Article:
The children were more lenient in their attitude toward punishment of criminals after seeing the films "Big House," "Numbered Men," and "The Criminal Code" (DM1 -M2 == 7.83 X P.E.D), and the effect of the pictures was undiminished after an interval of four months.
We conclude that the effect of motion pictures on children's attitudes, measured by means of attitude scales given a week or two weeks before and the day following the presentation of the film, persists for a considerable period of time. The measurements of persistence which have been presented indicate in each case, with the exception of Paxton, that the change in attitude occasioned by a motion picture is lasting. The table on page 63 summarizes the amount of the effect measured which is present after various intervals.
This summary is presented without regard to the amount of change as a result of the picture but is given to show that the effects found are very definitely lasting. The longest interval between an original measurement of attitude and a measurement of the persistence of a change in attitude as a result of seeing a motion picture is nineteen months; the data presented indicate, however, that the effect of a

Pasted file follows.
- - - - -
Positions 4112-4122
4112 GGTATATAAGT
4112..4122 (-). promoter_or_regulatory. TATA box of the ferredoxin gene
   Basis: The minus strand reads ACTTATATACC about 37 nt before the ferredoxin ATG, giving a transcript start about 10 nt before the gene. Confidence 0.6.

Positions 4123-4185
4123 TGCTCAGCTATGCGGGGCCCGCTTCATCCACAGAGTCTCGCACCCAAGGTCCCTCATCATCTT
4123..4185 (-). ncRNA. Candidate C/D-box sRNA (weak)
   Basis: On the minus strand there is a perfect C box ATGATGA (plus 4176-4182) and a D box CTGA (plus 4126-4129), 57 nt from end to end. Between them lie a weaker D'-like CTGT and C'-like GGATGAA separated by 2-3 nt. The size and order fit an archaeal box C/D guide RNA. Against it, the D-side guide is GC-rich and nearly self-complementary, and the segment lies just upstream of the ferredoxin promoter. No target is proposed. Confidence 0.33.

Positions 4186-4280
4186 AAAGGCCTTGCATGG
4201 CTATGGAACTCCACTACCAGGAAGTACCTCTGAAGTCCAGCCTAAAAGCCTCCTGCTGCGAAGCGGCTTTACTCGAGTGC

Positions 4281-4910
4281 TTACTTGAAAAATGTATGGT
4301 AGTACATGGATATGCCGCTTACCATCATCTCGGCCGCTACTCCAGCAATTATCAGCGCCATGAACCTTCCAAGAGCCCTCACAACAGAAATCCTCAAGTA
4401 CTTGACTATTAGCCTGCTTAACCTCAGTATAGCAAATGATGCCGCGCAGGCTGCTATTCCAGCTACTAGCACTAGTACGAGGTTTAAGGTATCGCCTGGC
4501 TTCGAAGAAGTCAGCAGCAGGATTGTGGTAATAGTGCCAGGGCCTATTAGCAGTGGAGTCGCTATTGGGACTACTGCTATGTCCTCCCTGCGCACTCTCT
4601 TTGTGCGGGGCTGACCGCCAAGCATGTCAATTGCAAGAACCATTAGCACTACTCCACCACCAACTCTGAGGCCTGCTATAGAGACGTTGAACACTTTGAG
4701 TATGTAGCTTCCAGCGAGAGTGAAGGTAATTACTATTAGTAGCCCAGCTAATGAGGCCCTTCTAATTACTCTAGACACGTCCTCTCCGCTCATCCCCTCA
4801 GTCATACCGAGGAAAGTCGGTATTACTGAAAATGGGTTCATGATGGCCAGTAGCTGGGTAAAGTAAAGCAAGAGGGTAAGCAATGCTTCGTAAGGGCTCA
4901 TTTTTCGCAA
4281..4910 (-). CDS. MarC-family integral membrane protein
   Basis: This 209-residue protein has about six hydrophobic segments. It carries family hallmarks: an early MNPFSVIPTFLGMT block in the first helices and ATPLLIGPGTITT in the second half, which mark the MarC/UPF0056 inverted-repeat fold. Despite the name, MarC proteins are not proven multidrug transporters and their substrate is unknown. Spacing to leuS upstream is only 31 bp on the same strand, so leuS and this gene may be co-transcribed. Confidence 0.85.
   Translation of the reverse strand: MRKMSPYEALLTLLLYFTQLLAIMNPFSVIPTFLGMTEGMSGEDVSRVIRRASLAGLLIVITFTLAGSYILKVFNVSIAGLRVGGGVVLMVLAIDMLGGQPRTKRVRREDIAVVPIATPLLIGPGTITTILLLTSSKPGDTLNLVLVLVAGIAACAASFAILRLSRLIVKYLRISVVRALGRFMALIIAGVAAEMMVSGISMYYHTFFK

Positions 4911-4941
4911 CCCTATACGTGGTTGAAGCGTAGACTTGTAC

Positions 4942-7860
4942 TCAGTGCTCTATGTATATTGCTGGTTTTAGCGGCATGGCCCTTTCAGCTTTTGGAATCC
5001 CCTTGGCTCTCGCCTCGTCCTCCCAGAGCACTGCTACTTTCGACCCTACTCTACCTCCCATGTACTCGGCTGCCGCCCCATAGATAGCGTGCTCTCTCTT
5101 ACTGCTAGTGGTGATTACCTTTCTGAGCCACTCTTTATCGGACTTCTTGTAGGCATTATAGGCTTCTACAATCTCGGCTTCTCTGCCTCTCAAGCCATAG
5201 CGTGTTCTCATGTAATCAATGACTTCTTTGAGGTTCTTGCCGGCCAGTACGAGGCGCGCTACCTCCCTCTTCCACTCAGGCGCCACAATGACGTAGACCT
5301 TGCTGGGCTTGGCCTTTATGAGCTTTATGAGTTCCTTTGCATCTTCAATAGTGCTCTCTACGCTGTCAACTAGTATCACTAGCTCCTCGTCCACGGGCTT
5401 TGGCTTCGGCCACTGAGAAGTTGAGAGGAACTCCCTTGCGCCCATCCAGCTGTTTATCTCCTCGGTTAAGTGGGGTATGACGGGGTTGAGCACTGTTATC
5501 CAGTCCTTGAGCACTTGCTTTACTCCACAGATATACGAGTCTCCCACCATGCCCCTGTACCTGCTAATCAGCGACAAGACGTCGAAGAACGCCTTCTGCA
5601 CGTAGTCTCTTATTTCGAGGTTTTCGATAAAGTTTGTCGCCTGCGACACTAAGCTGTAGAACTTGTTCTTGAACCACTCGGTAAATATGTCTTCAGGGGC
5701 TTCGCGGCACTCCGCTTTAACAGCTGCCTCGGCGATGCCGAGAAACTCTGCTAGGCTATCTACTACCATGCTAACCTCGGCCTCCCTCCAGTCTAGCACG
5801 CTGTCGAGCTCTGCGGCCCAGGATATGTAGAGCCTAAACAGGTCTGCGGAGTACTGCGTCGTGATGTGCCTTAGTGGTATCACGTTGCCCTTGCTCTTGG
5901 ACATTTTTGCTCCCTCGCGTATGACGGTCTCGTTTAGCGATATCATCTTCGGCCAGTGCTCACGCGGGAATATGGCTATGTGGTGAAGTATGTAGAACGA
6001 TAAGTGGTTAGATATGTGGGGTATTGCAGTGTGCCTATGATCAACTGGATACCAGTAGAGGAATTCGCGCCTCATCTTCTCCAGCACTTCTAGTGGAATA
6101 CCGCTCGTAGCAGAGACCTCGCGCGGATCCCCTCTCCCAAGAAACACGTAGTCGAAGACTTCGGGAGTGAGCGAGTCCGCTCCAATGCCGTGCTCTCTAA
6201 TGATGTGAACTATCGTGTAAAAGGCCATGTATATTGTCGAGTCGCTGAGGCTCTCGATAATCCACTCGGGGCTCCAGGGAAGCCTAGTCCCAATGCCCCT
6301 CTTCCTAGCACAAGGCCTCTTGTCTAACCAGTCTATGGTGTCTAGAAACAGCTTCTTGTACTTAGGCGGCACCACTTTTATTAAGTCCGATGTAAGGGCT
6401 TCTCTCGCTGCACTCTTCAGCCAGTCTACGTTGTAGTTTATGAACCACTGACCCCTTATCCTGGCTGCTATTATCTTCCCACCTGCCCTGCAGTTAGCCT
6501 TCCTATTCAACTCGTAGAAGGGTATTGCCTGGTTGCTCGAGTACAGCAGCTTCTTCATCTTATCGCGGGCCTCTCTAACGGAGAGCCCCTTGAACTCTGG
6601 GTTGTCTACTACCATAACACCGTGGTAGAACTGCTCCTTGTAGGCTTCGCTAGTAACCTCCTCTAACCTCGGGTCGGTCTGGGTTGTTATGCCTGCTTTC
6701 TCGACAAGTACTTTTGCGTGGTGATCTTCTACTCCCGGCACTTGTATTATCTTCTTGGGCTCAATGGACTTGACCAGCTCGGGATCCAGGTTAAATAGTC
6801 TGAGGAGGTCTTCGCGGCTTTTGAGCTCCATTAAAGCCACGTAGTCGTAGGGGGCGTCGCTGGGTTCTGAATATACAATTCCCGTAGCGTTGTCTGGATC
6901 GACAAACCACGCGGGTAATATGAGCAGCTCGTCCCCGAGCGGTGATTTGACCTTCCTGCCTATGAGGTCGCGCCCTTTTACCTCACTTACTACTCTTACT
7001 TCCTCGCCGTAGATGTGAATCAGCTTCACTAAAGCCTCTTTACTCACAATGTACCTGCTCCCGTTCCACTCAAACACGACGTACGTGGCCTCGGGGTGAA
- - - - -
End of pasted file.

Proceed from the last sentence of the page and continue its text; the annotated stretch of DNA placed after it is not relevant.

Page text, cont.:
(63) motion picture on social attitudes probable persists for a much longer time.
|Place||Film||No. In Exp. Group||Interval||Per Cent of Effect Remaining|
|Watseka, Illinois||"The Criminal
|257||2 1/2 months||87%|
|Watseka, Illinois||"The Criminal
|Geneva, Illinois||"Son of the Gods"||117||5 months||62%|
|Geneva, Illinois||"Son of the Gods"||76||19 months||60%|
|" The Birth of a
|Genoa, Illinois||"Four Sons"||87||6 months||123%|
|Paxton, Illinois||"All Quiet on the
|138||8 months||A change in the opposite direction|
|"All Quiet on the
Western Front "
|"All Quiet on the
|Mooseheart, Illinois||"The Big House,""Numbered Men," and "The Criminal Code"||559||2 months||100%|
|"The Big House,''"Numbered Men," and "The Criminal Code"||549||4 months||111%|